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Joanne98 Donating Member (1000+ posts) Send PM | Profile | Ignore Wed Jun-30-10 07:55 AM
Original message
Bankruptcy Protection For GUNS!

Dont let Goldman and Bank of America repossess all the guns!

At his brand new blog (which you should be checking out) Adam Serwer discusses McDonald v. Chicago and concludes The gun wars are pretty much over, and the gun rights side won. One wonders when theyll will figure it out.

Not so fast. Theres one last battle to be fought. A friend on the hill forwarded me the following. Supported by the NRA, Rep John Boccieri (D-OH) is pushing to allow firearms to be exempt from bankruptcy: In those states that allow a debtor to use federal exemption law, this provision would prevent a trustee from selling a debtors firearms to satisfy the claims of creditors. This amendment would make it so someone going through bankruptcy cant have their guns liquidated and sold to pay off their bills.

I am all in if we can sneak lien stripping (mortgage cramdown) with it to help with the foreclosure crisis. Well be really quiet. Repossessed guns dont reduce the value of their neighbors guns or devastate a municipalitys budget, unlike houses with foreclosures, so we have a good reason to ally. Team-up? The gun lobby gets everything, and I want to see what thats like.

And if we can get the NRA to go against the banking lobbyistswe just might have a chance.

==== FORWARD =====

Protect 2nd Amendment Rights Become an Original Cosponsor of The Protecting Gun Owners in Bankruptcy Act of 2010!

**Supported by the National Rifle Association**

Dear Colleague,

In these difficult times, it is vital that Congress maintain individuals constitutional property rights. Some property rights are secure; clothing, pets, or crops can be deemed exempt from repossession. Other property rights, however, are ignored, most notably 2nd Amendment rights.

In response, I urge you to join me in becoming an original cosponsor of The Protecting Gun Owners in Bankruptcy Act of 2010. The Protecting Gun Owners in Bankruptcy Act of 2010 will allow consumer bankruptcy debtors to exempt firearms from the claims of creditors. Specifically, the measure would permit firearms held primarily for the personal, family or household use of the debtor to be exempt from the claims of creditors under federal exemption law. In those states that allow a debtor to use federal exemption law, this provision would prevent a trustee from selling a debtors firearms to satisfy the claims of creditors.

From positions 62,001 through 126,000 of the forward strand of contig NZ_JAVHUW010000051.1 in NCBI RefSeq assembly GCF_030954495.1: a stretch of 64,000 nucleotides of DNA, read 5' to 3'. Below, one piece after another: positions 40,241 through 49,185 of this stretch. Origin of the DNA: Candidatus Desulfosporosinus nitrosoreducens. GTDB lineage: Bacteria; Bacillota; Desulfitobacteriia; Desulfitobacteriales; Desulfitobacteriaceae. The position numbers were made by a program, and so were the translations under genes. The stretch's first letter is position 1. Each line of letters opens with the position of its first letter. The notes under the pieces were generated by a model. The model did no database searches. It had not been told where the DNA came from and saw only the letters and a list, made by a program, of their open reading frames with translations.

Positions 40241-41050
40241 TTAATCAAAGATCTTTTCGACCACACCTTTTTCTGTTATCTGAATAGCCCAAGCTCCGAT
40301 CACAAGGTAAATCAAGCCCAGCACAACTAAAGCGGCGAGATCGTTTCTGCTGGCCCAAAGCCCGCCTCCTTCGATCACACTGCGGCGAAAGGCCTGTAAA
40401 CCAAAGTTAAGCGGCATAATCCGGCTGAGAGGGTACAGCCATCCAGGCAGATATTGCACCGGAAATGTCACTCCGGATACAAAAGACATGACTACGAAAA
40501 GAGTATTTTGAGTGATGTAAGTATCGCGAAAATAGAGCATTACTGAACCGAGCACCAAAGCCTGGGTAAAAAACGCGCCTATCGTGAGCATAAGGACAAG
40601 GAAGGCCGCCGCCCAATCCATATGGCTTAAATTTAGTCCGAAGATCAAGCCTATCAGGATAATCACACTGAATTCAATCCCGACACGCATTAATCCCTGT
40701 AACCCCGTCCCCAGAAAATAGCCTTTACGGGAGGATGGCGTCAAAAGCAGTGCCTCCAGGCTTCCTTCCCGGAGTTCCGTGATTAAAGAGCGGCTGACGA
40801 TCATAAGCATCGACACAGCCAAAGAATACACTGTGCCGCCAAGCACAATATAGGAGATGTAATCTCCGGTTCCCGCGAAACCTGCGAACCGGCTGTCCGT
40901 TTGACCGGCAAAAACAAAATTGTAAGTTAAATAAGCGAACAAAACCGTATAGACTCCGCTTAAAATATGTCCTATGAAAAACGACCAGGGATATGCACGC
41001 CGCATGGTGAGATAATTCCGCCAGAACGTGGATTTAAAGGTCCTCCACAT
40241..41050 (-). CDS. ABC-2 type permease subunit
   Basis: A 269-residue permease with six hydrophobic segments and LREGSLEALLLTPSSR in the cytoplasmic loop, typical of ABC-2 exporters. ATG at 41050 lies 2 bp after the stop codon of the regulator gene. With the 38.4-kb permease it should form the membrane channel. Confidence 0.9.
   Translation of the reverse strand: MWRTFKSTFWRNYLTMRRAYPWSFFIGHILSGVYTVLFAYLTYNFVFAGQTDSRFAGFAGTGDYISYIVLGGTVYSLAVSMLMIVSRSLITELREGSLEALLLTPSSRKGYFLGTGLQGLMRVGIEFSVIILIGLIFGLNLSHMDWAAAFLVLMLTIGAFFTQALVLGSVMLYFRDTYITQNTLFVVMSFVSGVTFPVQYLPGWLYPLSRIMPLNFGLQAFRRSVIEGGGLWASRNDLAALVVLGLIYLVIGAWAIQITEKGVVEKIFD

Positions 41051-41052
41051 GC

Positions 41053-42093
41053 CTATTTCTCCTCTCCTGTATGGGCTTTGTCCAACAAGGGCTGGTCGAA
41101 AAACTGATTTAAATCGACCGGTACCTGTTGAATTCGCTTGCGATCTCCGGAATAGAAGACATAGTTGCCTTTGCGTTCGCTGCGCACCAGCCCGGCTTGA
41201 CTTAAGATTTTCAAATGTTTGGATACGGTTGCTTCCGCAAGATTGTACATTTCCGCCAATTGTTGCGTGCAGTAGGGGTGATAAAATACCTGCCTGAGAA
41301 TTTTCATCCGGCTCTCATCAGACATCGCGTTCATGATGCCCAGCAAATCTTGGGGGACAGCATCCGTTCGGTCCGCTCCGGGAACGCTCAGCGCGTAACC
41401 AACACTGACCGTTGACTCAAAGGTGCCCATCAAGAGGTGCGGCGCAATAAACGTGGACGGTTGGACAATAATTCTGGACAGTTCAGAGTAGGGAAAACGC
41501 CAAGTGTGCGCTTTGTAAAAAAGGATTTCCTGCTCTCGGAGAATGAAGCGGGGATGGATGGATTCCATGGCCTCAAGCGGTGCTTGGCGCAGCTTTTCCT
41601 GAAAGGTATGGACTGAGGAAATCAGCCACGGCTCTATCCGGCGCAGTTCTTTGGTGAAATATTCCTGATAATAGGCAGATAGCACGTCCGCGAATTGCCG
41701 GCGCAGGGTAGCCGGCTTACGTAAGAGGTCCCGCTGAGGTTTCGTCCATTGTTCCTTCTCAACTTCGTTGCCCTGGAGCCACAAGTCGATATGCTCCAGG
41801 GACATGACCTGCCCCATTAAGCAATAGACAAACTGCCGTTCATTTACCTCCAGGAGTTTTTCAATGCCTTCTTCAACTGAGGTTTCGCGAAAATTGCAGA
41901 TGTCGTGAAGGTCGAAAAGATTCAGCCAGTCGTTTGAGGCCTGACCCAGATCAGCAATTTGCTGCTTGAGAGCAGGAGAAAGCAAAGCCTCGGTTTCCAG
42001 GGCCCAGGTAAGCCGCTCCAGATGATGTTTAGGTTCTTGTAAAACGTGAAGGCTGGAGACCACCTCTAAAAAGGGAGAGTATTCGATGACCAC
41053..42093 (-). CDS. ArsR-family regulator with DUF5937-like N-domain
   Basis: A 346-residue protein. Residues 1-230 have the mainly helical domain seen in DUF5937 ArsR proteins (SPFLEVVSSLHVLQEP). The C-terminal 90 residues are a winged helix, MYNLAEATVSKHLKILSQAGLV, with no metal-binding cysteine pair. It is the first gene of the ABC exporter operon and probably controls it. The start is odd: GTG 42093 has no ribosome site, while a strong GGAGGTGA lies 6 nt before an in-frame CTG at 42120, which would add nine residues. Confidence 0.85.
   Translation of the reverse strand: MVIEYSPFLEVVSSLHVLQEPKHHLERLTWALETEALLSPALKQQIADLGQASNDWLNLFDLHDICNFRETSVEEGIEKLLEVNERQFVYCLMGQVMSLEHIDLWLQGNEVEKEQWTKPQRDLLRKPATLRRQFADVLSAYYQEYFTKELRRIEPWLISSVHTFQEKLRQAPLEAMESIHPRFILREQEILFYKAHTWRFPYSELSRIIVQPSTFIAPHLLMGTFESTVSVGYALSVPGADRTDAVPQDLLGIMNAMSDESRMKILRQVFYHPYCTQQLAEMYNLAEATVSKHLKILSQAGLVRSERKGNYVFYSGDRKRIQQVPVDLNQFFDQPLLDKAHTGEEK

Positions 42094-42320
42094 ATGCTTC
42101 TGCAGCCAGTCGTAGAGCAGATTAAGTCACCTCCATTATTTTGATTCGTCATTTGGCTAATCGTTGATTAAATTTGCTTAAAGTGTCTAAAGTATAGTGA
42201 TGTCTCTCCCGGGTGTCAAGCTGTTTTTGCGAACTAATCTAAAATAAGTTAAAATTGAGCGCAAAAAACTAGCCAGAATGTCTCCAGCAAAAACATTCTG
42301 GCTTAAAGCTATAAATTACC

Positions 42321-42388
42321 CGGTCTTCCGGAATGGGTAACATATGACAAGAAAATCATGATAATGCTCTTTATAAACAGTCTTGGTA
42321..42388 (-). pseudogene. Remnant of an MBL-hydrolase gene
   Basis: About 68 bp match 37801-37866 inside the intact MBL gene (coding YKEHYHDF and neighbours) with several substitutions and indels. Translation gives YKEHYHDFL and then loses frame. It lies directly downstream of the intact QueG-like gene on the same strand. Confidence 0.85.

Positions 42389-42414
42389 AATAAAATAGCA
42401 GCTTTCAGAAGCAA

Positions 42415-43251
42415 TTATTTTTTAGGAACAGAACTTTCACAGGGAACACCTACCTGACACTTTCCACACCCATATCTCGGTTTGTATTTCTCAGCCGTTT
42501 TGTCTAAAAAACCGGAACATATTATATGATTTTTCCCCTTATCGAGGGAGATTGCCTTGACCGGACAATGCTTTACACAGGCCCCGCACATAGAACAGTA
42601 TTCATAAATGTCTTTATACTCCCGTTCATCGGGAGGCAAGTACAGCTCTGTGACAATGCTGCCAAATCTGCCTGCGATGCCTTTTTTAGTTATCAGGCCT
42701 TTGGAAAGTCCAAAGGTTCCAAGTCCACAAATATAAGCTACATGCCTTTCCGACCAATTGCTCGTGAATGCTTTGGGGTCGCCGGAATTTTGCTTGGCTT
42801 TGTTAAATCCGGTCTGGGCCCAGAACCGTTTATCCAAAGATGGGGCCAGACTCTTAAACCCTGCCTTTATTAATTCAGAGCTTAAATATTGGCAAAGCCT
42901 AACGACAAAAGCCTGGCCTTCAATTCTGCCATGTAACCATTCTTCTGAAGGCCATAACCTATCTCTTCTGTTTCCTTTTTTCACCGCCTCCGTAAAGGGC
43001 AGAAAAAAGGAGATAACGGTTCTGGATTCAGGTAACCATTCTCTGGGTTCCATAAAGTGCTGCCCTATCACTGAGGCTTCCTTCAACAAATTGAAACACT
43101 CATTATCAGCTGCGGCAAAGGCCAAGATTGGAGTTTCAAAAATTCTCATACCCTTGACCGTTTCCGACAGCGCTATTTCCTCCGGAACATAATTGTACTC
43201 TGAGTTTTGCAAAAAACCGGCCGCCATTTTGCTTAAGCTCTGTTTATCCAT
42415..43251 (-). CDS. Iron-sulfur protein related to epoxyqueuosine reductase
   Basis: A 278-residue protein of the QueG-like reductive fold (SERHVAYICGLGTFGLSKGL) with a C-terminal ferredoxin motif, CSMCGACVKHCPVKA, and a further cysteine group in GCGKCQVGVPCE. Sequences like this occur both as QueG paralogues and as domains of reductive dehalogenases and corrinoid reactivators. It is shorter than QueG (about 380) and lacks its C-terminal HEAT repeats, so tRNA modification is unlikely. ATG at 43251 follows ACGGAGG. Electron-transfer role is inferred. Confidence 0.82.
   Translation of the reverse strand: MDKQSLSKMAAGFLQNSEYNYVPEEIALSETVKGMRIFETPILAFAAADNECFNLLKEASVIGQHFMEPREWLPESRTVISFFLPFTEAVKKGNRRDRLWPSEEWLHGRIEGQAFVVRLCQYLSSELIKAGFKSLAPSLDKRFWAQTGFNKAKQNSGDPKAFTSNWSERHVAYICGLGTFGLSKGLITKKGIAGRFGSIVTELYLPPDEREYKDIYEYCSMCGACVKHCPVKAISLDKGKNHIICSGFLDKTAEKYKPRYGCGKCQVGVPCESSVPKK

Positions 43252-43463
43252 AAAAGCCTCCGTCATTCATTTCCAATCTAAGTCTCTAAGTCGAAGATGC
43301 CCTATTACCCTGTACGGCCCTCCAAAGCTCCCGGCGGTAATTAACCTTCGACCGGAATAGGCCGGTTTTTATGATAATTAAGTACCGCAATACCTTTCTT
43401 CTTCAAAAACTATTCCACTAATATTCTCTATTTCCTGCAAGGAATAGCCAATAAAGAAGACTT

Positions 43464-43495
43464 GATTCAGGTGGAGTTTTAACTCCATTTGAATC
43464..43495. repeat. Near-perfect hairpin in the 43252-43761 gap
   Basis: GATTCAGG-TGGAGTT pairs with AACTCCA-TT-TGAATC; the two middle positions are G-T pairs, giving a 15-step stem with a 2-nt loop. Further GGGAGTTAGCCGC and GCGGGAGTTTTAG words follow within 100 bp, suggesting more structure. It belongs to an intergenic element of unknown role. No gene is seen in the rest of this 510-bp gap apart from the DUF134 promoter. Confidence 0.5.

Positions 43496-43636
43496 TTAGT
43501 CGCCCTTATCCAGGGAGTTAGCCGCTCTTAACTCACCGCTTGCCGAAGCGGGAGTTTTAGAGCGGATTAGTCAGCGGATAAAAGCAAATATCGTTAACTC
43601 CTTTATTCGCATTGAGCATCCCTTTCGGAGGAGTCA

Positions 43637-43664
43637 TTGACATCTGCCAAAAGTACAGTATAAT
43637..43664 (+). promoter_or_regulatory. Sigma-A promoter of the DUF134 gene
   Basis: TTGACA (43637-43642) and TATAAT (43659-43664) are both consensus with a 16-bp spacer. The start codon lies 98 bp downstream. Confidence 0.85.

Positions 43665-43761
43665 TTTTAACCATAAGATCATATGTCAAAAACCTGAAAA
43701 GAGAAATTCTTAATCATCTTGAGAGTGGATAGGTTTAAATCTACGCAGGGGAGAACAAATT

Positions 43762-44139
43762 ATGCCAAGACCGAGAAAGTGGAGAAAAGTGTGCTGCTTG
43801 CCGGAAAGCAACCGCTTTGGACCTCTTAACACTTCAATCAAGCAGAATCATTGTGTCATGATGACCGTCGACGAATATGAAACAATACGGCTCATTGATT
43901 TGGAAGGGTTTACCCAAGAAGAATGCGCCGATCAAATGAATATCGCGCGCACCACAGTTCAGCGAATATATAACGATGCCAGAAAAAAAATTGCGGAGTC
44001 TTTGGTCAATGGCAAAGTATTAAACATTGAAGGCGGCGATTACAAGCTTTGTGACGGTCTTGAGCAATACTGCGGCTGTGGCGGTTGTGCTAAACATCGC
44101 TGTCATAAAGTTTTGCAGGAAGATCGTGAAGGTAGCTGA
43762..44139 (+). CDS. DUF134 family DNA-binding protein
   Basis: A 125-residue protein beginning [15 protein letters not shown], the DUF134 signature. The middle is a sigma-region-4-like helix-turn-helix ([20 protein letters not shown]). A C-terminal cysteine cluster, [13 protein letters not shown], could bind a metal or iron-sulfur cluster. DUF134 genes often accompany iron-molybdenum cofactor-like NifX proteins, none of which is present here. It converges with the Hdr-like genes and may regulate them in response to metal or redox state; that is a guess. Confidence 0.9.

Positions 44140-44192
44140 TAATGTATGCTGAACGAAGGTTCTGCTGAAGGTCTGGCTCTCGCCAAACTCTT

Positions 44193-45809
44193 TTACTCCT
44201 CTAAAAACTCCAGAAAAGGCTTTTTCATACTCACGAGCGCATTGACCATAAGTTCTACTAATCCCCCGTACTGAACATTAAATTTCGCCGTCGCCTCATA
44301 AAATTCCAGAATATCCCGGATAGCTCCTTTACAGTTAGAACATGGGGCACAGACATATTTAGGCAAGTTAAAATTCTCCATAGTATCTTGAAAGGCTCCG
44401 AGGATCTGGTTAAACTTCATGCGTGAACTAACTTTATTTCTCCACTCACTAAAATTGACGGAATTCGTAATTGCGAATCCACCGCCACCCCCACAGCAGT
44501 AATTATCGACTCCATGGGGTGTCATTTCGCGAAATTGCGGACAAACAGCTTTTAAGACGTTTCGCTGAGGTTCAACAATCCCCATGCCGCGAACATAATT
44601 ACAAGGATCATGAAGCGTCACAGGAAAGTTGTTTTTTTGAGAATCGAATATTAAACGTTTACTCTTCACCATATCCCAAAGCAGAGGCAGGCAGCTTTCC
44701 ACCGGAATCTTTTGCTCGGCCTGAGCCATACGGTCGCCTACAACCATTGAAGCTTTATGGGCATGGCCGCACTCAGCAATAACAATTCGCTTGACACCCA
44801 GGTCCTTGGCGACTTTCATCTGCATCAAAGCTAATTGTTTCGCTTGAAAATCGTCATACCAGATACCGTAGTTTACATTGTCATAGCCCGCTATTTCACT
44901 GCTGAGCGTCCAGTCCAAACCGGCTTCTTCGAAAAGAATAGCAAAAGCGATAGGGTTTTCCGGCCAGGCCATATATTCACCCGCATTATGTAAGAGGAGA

According to the Congressional Research Service, only 10 states have some form of an explicit exemption for firearms. Everywhere else, gun owners in America facing bankruptcy have no choice but to relinquish the protection secured for them by the U.S. Constitution.

While Congress works to pull our nation out of this economic recession, many people across the nation continue to struggle with depleted savings and increasing financial restraint. Residents of areas hit particularly hard by the recent economic downturn must make hard choices to sustain their families, and are often forced to file bankruptcy. Many times this results in individuals seeing their assets reclaimed and sold to pay off their debt, with creditors paying little regard to their well-being.

That is why I ask you to please join me in standing up for American gun owners. To co-sponsor The Protecting Gun Owners in Bankruptcy Act of 2010, please contact .

Sincerely,

John Boccieri

Member of Congress

http://rortybomb.wordpress.com/2010/06/29/new-legislati...
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Hosnon Donating Member (1000+ posts) Send PM | Profile | Ignore Wed Jun-30-10 08:07 AM
Response to Original message
1. I think most states have opted out of the federal exemptions.
And most of those states probably already exempt firearms to some degree. In other words, this is likely not a big change.

And if it opens the door for additional bankruptcy reforms, bring it on. The new law is legislative rot-gut.
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ChoppinBroccoli Donating Member (1000+ posts) Send PM | Profile | Ignore Wed Jun-30-10 10:33 AM
Response to Reply #1
6. Irrelevant
I will check with my wife, who is a Bankruptcy attorney right here in Ohio, but I'm virtually certain that all bankruptcies are Federal bankrutpcies, as they all must be filed in Federal court, and are therefore governed by Federal laws. I think this guy is off his rocker to suggest that some States handle bankruptcy exemptions different from others. They're all handled the same, as they are all handled under the same law (Federal law).